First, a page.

I first glimpsed this idea in 1956, when I saw the towers of Le Corbusier's "Cite Radieuse" in Marseille. He called them "machines for living", and I thought they were monstrous - concrete warrens built by a giant for dwarfs. If you think of people as ants, and calculate exactly how much space and basic services each one needs to exist, you get something like these towers. Their roofs offered access to sunlight, and around the buildings were lawns and some trees, but the complex as a whole manifested the same alienated arrogance expressed by those psychologists who diagnosed and classified everything - except the crying human need for contact with nature.

Why did it take so long to comprehend? - After all, the earliest works of art are the beautiful cave paintings which have been found in Spain and France. We have no idea what caused those prehistorical humans to paint them, whether they had a purpose, but there is no mistaking the passion with which they painted the animals they knew and probably hunted. And we know that in all the ancient civilisations, in Mesopotamia and Egypt, the Indus Valley and the Americas, gods often took animals forms. The gods of Olympus also sometimes assumed animal guises, and the Nordic creation myth describes the entire world as growing from an immense tree named Yggdrasil.

Finally, a negative proof of this primary human need. Studies of some of the worst criminals, serial murderers notorious for their horrific acts, have found that in many cases these people in their childhood and adolescence tortured animals. Today this behaviour is flagged as a danger signal for social workers and psychologists to spot before it is too late.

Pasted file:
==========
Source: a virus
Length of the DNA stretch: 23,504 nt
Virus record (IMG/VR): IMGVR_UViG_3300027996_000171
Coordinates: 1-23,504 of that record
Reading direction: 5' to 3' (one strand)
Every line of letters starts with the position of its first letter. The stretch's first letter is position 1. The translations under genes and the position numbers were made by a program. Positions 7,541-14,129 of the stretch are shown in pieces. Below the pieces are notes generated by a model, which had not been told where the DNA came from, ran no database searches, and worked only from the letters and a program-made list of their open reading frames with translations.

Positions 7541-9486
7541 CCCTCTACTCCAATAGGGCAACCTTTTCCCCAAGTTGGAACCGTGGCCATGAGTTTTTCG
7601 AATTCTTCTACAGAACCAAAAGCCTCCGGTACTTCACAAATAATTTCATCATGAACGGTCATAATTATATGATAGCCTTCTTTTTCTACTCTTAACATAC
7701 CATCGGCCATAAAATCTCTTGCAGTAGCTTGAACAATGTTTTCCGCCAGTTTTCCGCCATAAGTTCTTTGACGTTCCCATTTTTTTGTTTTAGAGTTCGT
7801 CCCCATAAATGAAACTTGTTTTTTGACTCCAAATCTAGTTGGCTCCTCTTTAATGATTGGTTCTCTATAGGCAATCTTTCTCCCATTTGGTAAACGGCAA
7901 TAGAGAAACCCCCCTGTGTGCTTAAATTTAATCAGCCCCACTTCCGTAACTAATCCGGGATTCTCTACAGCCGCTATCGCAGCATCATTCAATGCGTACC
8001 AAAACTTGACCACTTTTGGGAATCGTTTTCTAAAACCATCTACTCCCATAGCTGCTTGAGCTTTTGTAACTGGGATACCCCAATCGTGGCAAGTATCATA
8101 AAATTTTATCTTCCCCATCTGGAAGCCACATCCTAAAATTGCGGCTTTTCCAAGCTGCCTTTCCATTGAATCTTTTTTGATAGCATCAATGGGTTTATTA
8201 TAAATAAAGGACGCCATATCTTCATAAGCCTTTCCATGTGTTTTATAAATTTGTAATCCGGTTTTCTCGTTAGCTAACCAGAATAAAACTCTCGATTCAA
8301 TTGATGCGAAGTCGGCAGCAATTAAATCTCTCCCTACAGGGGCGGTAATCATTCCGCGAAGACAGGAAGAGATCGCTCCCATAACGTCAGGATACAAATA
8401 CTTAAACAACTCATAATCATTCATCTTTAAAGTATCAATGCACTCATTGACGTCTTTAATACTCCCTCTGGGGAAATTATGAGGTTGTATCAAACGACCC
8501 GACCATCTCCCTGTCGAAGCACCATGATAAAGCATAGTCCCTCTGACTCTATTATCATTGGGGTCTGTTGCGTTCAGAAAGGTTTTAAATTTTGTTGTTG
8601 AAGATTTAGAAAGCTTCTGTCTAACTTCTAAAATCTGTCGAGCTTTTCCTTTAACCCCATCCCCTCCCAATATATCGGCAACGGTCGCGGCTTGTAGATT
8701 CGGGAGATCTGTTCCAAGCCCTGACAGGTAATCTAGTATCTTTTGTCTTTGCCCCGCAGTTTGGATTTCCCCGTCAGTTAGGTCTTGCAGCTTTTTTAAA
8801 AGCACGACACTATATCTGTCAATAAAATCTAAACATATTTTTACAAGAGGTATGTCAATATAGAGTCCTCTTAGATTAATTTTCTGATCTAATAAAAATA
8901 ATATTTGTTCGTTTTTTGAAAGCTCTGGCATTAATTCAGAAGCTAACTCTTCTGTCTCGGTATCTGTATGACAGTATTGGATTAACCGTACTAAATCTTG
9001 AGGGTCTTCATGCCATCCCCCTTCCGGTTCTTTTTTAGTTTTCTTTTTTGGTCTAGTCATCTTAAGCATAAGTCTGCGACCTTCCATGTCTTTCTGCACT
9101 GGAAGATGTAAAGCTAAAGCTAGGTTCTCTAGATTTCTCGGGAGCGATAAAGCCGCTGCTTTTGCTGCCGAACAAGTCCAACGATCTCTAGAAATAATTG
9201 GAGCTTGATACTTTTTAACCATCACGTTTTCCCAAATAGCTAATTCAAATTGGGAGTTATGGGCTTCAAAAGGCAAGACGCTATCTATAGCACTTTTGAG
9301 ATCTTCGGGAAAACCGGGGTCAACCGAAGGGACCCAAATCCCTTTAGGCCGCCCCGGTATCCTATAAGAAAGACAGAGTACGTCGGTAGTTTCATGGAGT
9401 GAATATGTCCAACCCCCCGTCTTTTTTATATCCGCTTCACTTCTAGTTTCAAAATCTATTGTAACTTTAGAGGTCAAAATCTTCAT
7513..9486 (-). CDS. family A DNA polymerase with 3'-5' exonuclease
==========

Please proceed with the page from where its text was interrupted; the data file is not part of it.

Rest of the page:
Here in Israel we live in a very small country, which lost its natural forest cover hundreds if not thousands of years ago, whose only river has been harnessed for our water needs, and the streams have become so polluted that the animals which used to live in them have long ago disappeared. Though we've planted many woods and orchards, the overall damage is plain to see and the prognosis is poor. I won't go into the evil done by the settlers, who cut down trees and destroy sown fields - it is a malicious extension of the prolonged damage done thoughtlessly over the years. In my distant childhood there were still water-buffaloes in the country, donkeys and even camels passed through city streets, and the streams harboured otters, not to mention fish. Today all these are gone. We live between concrete walls, with here and there a few trees and shrubs for decoration, and lavish love on dogs, cats, hamsters and budgerigars, which remind us of the world to which we are viscerally attached. In these we have to take comfort.